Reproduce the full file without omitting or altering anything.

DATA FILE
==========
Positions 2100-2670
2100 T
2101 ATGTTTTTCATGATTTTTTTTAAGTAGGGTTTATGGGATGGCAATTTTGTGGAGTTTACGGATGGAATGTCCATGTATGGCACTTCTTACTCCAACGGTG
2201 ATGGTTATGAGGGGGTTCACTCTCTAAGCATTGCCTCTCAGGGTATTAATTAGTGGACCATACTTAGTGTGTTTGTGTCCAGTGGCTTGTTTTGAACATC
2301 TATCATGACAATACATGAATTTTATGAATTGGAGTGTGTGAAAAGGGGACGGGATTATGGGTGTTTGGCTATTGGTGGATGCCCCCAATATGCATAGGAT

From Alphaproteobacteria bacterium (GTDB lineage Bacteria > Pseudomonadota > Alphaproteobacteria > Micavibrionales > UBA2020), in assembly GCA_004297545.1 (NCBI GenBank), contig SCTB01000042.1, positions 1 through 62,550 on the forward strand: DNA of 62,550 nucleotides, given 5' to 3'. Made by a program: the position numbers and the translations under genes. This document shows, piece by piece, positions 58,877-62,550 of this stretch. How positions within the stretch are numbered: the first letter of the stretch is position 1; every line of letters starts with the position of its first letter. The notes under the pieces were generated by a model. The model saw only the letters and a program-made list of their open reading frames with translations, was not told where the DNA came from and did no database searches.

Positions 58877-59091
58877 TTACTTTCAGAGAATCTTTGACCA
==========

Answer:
Positions 2100-2670
2100 T
2101 ATGTTTTTCATGATTTTTTTTAAGTAGGGTTTATGGGATGGCAATTTTGTGGAGTTTACGGATGGAATGTCCATGTATGGCACTTCTTACTCCAACGGTG
2201 ATGGTTATGAGGGGGTTCACTCTCTAAGCATTGCCTCTCAGGGTATTAATTAGTGGACCATACTTAGTGTGTTTGTGTCCAGTGGCTTGTTTTGAACATC
2301 TATCATGACAATACATGAATTTTATGAATTGGAGTGTGTGAAAAGGGGACGGGATTATGGGTGTTTGGCTATTGGTGGATGCCCCCAATATGCATAGGAT

From Alphaproteobacteria bacterium (GTDB lineage Bacteria > Pseudomonadota > Alphaproteobacteria > Micavibrionales > UBA2020), in assembly GCA_004297545.1 (NCBI GenBank), contig SCTB01000042.1, positions 1 through 62,550 on the forward strand: DNA of 62,550 nucleotides, given 5' to 3'. Made by a program: the position numbers and the translations under genes. This document shows, piece by piece, positions 58,877-62,550 of this stretch. How positions within the stretch are numbered: the first letter of the stretch is position 1; every line of letters starts with the position of its first letter. The notes under the pieces were generated by a model. The model saw only the letters and a program-made list of their open reading frames with translations, was not told where the DNA came from and did no database searches.

Positions 58877-59091
58877 TTACTTTCAGAGAATCTTTGACCA